Besides such instances of glaring dec­eit, airport officials often come across cases where passengers use their photographs on someone else’s passport; a deg­ree of facial resemblance helps too.  Like Jagdeep Kaur, 38, who dreamt of remarrying and settling in Canada and fraudulently obtained a passport from Jaipur in the name of Deep Kaur Brar, 32. Her trickery succeeded in 2007 and she travelled to Canada. But luck ran out this year, when she was charged for illegal residence and was deported.

“In the past few years possibly 60 people have left for the US impersonating someone else. A better career is the main motive.”
Sanjay Bhatia, DC, Delhi Police, IGI airport

Seeking asylum and refugee status in European countries like France and Germany also drive people to fudge travel documents. That’s what two Afghan nationals residing in India for the past 40 years tried to do. Armita Kaur and Amrita Kaur, who moved to India during the Soviet invasion of Afghanistan, were helped by one Rajesh Sharma to get Indian passports made in the names of Savitri and Rekha Sharma. That done, they got travel visas to Italy and, en route to France, reached Denmark, where they were caught travelling on invalid documents and dep­orted in October.

In another case of twisted shamming, two passengers—a male and a female—posed as a couple and got past immigration and security clearance for Thailand from IGI this October. But Nirvair Singh from Kapurthala (Punjab) and Roshniben Chaudhari from Gandhi Nagar (Gujarat) had something else up their sleeve. They actually wanted to go to Canada. So, they didn’t take the flight to Thailand, instead boarding a China Southern Airlines flight using other passports and boarding passes issued in other names. Their game was up when they tried to board the connecting flight at the airport in China.         

Much to the surprise of immigration officials, departure details of Indians dep­orted due to invalid visas or incomplete documents are found to be missing in the system here. “This indicates that such people impersonate and travel on others’ passport while carrying their own valid passport as well. They get fake visas on a fake passport and cheat immigration officials and airline staff,” says an immigration official.  “However,” he adds, “once they reach their destination, they are caught and sent back. They destroy fake passports on the way back to India. After arriving home as deportees, they show their valid passports as proof of legal travel. But absence of departure records from valid passports exposes their lies.”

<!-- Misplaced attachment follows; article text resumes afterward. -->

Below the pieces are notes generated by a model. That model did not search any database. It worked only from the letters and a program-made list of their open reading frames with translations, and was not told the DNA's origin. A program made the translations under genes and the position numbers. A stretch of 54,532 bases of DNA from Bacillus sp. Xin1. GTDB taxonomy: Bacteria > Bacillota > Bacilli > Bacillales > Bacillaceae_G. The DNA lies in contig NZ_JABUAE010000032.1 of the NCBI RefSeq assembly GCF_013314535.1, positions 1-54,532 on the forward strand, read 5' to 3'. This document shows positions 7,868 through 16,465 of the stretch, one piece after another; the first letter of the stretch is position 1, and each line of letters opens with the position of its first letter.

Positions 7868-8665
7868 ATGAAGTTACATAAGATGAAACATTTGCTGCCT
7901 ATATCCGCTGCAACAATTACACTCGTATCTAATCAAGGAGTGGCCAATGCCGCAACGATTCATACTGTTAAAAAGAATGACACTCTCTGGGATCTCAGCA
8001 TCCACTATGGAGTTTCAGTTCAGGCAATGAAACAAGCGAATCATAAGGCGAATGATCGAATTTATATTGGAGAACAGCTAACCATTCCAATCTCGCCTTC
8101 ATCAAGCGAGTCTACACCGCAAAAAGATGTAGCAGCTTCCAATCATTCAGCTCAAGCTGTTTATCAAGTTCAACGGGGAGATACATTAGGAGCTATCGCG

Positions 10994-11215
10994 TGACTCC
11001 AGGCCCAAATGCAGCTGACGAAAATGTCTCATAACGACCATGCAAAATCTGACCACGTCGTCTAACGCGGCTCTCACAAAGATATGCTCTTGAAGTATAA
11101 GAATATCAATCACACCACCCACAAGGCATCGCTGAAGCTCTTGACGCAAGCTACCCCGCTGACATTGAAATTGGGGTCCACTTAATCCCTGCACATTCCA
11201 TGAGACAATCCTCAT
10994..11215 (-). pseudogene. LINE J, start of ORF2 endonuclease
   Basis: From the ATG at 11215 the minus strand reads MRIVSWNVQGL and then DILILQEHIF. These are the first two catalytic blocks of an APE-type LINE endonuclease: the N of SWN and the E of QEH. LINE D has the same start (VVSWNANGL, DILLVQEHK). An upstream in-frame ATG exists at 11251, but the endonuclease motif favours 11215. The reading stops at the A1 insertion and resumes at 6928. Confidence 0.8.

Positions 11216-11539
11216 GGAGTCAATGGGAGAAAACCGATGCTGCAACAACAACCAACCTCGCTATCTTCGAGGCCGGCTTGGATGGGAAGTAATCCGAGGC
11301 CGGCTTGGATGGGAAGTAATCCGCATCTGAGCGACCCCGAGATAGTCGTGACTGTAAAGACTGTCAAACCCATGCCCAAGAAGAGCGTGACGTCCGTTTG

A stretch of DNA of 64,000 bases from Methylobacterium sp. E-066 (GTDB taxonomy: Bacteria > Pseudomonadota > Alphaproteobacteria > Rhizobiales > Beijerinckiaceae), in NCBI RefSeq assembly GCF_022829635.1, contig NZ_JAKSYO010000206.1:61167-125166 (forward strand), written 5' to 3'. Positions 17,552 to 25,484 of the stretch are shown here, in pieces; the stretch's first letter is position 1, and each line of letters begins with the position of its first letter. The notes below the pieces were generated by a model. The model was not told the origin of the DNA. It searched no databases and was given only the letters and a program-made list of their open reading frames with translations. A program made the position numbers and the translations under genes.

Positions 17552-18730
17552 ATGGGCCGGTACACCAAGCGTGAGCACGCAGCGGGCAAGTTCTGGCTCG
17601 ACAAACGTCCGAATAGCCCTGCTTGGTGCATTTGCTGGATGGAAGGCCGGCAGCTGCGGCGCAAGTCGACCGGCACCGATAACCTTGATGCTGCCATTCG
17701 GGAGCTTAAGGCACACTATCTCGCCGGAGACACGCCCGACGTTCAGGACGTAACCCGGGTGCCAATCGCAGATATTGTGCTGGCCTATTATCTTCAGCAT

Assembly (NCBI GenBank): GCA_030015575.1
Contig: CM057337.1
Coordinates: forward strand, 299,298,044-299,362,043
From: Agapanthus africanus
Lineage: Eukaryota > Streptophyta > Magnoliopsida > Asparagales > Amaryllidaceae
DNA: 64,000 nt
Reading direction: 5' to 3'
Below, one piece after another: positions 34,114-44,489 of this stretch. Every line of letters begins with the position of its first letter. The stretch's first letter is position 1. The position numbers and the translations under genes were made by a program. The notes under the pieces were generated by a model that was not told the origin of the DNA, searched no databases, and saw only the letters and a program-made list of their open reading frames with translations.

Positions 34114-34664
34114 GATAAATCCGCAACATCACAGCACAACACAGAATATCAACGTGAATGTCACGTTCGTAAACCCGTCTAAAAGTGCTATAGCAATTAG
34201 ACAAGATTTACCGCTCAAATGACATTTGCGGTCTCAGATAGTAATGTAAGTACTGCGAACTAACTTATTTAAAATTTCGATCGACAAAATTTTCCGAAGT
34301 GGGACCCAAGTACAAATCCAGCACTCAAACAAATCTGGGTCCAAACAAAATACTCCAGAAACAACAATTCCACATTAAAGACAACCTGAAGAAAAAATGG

However, admittedly, many who app­ear to be daring confidence men (and women) are really misled, pressured and groomed by touts and agents dangling a foreign dream before their desperate eyes. Almost all complain of extortion.             

Yet, for all the bust-ups, instances of posturing as someone else are on a steady roll: out of 525 cases of offences lodged at IGIA police station in 2019 till date, about 20 per cent fall under its various guises.  Keeping in mind the 86 imm­igration checkposts in India catering to international traffic, an overall count of the offence could be substantial. Seemingly endless ingenuity by offenders, too, is a force to reckon with.

The government is also trying to strengthen the immigration system by introducing programmes like Mission Mode Project on Immigration, Visa Foreigners’ Registration and Tracking (IVFRT). Under this, all Indian missions, immigration checkposts and Foreigners Regional Registration Offices are being computerised to develop a secure and integrated framework.

The law against impersonation, though stringent (a non-bailable, non-compoundable offence that can fetch a maximum 10 years’ imprisonment), has failed to act as a deterrent.  The underground art of boundary-hopping confidence tricksters is a rampaging malady.